In a response to Reb Livingston’s account of self-publishing her own collaborative chapbook, Bill Knott thinks this sort of poetic entrepreneurship doesn’t address the real concern of poetry publishing:
but I’m sorry to say I think private individual projects like hers are largely shortsighted and misguided:
one might say they treat the symptoms, not the disease.
The problem is systemic, and should be attacked on a systemic level——
poetry is the least-funded of the arts,
and that underfunding occurs in a culture/society
which of course underfunds all the arts to some degree,
but poetry suffers the worse——
I don’t have any numbers breaking down funding by the type of art, but I’d argue that poetry is well funded thanks to MFA programs. The network of university programs is a giant, generalized subsidy to poetry in America (and depending on how the funds are administered to a program, a mixture of both direct and indirect subsidies). Yes, there are MFAs for things besides writing (e.g. sculpture, acting) but an MFA in creative writing does allow you to get job in an English department¹–you don’t have to teach only poetry with your degree. That’s broader support than you’ll find for other MFA degrees.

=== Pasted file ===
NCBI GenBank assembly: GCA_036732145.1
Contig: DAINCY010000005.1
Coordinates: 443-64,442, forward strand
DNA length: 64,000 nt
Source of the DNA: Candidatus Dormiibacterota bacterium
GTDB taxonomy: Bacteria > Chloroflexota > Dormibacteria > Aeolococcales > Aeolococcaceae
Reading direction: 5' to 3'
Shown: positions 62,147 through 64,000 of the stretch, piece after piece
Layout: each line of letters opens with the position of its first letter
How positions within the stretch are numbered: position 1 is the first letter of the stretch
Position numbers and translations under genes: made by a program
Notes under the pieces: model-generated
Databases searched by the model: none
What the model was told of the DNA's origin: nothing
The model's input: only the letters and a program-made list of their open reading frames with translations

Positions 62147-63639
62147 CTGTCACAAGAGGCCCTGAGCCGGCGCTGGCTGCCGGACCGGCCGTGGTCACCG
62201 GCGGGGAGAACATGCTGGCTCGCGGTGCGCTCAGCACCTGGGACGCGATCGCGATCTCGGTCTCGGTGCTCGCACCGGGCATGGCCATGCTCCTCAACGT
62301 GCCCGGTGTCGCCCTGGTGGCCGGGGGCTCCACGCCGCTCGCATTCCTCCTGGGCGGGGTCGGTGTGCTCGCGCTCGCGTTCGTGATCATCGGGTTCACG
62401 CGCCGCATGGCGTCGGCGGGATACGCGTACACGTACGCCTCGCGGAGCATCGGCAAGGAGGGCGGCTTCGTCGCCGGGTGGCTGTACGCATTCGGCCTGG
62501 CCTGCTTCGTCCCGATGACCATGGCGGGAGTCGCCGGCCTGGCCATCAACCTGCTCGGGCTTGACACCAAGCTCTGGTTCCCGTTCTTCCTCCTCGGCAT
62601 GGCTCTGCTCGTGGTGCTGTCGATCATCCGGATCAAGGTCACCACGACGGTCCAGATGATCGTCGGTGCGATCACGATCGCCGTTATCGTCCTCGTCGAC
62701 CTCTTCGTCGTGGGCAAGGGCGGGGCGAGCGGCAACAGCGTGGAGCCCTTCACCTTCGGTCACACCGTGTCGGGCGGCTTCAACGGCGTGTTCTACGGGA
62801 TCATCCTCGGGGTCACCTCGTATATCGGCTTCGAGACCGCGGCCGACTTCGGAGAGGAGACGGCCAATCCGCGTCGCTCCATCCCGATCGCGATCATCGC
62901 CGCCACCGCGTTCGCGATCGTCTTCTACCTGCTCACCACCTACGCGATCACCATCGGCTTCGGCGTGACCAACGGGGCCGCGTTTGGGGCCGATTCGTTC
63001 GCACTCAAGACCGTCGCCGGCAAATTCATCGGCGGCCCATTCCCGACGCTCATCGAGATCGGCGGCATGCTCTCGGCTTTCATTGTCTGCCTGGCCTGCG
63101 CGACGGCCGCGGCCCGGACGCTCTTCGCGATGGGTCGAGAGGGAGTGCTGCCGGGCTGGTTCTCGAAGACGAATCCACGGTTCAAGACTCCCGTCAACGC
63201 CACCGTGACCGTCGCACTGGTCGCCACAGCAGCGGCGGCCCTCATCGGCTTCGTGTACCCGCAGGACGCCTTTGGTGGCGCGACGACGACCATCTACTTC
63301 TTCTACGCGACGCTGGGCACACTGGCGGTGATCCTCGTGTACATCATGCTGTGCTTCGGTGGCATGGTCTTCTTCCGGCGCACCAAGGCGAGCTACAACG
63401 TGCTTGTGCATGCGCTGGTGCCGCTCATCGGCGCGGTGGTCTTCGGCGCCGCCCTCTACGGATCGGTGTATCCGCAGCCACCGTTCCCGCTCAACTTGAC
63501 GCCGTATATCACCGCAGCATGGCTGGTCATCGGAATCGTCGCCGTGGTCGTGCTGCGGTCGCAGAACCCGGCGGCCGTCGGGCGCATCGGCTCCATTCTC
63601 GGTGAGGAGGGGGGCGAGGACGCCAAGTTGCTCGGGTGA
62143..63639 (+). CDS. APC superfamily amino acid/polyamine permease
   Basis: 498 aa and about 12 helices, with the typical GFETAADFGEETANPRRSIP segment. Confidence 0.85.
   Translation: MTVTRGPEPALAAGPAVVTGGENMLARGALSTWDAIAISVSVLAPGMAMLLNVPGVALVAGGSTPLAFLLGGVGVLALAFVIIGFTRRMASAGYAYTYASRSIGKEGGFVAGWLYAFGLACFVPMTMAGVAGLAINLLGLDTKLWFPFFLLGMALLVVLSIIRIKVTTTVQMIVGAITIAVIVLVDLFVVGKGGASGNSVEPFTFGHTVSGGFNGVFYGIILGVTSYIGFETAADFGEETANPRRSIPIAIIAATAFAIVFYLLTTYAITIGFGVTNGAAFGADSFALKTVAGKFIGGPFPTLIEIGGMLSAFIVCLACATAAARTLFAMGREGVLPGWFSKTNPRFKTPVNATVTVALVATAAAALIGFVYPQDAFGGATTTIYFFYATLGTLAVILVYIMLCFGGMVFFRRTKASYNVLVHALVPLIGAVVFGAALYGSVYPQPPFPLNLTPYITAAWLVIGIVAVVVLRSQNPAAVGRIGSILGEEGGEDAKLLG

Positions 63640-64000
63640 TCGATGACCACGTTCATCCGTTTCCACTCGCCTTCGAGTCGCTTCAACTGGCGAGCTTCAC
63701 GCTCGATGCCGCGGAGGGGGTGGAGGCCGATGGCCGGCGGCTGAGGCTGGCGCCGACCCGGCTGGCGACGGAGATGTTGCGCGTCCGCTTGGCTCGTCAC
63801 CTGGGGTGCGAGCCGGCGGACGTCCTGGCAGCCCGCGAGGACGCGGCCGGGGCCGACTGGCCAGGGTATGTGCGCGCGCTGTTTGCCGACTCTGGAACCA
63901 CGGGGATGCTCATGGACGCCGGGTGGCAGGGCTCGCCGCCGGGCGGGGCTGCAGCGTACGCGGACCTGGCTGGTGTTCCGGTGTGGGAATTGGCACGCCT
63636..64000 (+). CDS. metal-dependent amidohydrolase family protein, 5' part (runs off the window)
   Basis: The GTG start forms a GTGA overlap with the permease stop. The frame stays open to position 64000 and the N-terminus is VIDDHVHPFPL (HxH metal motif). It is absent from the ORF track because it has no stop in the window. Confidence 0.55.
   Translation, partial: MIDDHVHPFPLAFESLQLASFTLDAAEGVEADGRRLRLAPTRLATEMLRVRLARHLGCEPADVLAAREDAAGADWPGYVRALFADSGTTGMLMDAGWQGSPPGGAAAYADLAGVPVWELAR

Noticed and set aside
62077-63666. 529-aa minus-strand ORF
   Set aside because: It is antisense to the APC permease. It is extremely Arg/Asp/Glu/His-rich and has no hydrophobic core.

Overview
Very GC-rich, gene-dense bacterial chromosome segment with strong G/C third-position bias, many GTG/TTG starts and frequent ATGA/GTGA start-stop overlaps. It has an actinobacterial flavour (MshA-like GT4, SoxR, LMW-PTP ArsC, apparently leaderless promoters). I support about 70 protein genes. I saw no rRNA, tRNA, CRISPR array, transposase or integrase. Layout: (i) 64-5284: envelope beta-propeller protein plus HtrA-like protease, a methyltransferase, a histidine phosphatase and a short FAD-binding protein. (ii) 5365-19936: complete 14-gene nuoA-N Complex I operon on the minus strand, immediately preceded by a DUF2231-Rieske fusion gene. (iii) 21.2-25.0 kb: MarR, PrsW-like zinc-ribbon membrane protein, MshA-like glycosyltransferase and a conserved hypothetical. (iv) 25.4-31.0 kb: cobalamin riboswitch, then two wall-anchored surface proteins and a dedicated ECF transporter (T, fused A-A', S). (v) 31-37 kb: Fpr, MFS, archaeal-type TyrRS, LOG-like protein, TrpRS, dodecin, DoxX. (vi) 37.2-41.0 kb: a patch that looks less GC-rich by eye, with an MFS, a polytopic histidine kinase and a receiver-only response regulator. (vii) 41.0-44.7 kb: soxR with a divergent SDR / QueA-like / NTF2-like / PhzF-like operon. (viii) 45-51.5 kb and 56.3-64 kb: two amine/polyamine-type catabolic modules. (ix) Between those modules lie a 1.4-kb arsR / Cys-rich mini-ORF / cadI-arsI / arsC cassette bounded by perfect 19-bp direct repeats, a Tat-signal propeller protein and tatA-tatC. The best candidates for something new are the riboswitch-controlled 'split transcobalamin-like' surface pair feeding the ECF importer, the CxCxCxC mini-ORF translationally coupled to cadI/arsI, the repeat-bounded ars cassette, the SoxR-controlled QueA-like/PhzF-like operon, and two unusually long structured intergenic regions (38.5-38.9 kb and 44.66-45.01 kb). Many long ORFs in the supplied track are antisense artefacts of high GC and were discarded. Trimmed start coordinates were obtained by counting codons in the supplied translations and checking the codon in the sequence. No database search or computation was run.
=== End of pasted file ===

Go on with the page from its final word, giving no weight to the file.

The other issue (which Knott doesn’t address) is why poetry should receive “equal funding.” Knott’s position has the benefit of not preferring one kind of art over another, but I think this is goofy, especially from a practical perspective. How much money should we (either through tax dollars or personal donations) dole out for performance art? For instillation art (if you’re in Pittsburgh, the Mattress Factory is quite impressive)? Equal funding is a refusal to make choices about limited resources. I know why I prefer poetry over other arts, but my aesthetic is not a universal aesthetic (as much as I might pretend otherwise). But street puppeteers might feel differently about who is underfunded and who is not.
¹ Let’s leave aside for the moment arguments about tenure; these are questions about the amount of subsidy (and the practicality of making a living inside the academy). But teaching positions clearly represent a subsidy.